Spanning three continents, Pathan negotiates the notion of provenance and intra-cultural identity constructed through pop culture.
The exhibition opens with an audio archive from the White Tiger Project – a research project Pathan undertook in 2017, looking at the experiences of second and third generation descendants of East African Indian indentured laborers, that came from India to East Africa – echoing Pathan’s own heritage. At the moment, this archive focuses on descendants living in Britain, who may be a century removed from their ethnic heritage. In an interview with Katherine Fry, Pathan describes the disjuncture of this experience:
“One of the participants says when people ask her where she is from she can’t answer truthfully about her provenance. There seems to be an insistence on provenance especially within contemporary art and in political discussions today…. And if you’re a diaspora… it feels untrue to call one place your home. That’s why this archive opens the show, and instead of a press release – their stories create my context when there isn’t already a context written for me.”
Pathan’s interdisciplinary practice weaves together memory, technology and subjectivity – and explores the contradictions inherent within our understanding of identity and belonging. The works they have created for Fire Rooster question the dominant narrative and center a set of stories and images that are often invisible. Describing the evolving sculpture-animation work, brown gal time machine, Pathan says:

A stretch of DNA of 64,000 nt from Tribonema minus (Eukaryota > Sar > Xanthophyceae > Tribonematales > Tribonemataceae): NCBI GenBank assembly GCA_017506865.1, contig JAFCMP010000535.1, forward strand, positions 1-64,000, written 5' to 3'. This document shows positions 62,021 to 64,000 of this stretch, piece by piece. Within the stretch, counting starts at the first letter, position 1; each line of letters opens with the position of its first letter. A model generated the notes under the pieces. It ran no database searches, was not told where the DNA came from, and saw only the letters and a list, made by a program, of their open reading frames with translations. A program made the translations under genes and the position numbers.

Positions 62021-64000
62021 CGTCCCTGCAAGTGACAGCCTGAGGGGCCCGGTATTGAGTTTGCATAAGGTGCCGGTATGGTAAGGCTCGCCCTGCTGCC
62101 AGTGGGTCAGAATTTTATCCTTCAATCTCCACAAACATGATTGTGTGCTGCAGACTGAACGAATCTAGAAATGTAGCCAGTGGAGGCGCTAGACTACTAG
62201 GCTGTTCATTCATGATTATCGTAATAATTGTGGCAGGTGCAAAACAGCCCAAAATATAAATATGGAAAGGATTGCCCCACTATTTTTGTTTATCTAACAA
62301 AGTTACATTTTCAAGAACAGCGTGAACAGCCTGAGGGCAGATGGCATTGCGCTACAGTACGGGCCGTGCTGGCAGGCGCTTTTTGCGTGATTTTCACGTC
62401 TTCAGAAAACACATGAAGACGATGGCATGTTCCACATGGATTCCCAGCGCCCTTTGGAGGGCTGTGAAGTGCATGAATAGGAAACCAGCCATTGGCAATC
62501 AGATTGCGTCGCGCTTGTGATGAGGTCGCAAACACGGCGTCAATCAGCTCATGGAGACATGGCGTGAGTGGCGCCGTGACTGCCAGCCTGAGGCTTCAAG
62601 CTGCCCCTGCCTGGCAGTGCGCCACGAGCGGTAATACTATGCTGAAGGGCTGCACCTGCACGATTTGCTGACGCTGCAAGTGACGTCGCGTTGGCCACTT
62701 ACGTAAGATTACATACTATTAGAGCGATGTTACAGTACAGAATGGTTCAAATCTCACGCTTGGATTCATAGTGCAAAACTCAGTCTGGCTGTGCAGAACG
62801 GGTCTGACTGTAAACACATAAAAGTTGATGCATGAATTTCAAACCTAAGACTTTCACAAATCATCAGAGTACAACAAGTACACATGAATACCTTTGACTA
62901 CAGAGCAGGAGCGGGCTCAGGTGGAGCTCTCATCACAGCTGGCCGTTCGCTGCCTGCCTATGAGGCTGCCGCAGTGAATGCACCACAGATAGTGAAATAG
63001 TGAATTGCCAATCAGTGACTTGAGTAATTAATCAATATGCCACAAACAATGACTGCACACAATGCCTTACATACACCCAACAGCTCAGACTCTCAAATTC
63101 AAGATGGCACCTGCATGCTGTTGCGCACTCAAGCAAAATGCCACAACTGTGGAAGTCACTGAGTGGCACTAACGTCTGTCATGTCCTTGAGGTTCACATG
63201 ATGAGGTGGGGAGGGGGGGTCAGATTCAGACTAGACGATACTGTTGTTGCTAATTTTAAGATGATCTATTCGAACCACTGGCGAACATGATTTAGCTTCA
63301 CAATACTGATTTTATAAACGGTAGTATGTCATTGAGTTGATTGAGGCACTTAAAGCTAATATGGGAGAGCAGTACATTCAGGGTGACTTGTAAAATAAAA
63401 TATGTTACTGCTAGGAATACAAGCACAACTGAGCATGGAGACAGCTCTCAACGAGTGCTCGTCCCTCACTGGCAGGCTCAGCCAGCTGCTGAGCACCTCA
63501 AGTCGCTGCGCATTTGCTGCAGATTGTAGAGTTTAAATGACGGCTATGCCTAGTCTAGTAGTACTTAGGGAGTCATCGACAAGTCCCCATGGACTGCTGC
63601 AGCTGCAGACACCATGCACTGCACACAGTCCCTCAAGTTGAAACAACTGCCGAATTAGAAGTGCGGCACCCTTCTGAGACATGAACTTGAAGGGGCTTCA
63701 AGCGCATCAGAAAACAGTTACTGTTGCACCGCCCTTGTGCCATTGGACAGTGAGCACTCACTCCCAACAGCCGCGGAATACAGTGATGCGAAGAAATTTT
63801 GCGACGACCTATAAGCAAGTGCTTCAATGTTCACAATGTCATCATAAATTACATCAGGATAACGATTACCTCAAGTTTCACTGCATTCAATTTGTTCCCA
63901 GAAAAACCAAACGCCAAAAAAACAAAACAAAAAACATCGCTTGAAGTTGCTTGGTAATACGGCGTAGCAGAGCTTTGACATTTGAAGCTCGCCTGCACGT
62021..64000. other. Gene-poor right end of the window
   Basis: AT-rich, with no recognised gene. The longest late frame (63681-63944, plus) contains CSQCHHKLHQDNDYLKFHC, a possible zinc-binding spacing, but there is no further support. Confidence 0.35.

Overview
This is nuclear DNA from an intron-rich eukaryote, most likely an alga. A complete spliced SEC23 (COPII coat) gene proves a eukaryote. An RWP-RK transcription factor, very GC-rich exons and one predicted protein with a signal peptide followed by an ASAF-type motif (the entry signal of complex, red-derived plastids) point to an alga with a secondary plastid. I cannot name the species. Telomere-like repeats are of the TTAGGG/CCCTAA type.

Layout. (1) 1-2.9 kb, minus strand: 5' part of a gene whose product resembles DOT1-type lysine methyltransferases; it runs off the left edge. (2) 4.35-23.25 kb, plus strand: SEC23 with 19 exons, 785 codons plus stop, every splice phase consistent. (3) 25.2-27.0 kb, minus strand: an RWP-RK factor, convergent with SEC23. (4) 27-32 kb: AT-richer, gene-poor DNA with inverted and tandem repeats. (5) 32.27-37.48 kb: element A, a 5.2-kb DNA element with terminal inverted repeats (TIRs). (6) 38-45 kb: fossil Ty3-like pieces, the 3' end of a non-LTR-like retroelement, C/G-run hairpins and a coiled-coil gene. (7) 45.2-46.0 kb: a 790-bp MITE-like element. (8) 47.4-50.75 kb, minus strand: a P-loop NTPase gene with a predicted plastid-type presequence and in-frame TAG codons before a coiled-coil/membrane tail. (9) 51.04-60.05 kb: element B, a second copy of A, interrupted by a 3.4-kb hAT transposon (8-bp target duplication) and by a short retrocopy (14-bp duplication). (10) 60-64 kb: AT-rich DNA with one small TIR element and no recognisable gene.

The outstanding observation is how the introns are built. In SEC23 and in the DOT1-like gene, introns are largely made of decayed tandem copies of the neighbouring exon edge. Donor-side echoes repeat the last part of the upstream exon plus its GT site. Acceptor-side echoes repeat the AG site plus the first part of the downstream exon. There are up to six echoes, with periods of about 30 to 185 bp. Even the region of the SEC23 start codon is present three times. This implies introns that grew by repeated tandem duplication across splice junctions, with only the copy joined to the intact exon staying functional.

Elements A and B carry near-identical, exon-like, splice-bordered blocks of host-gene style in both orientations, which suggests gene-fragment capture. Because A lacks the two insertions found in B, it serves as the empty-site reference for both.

“The brown gal time machine is a way of documenting my own history or ancestry made up through pop culture references that also documents who I am. In pop-culture, news media – especially in contemporary art I find it incredibly difficult to place myself anywhere because I don’t see much work from female/queer/gay POC who are also Muslim – I don’t see so much of that around so it difficult for my work to find a conversation to sit within. So the time machine for me is a way to start that conversation – to locate myself within a history when much of my own history has been hidden away or destroyed.”
Playing deftly between history and imagination, pop and opera, past and future, India, East Africa and Britain, Fire Rooster invites us to join the conversation.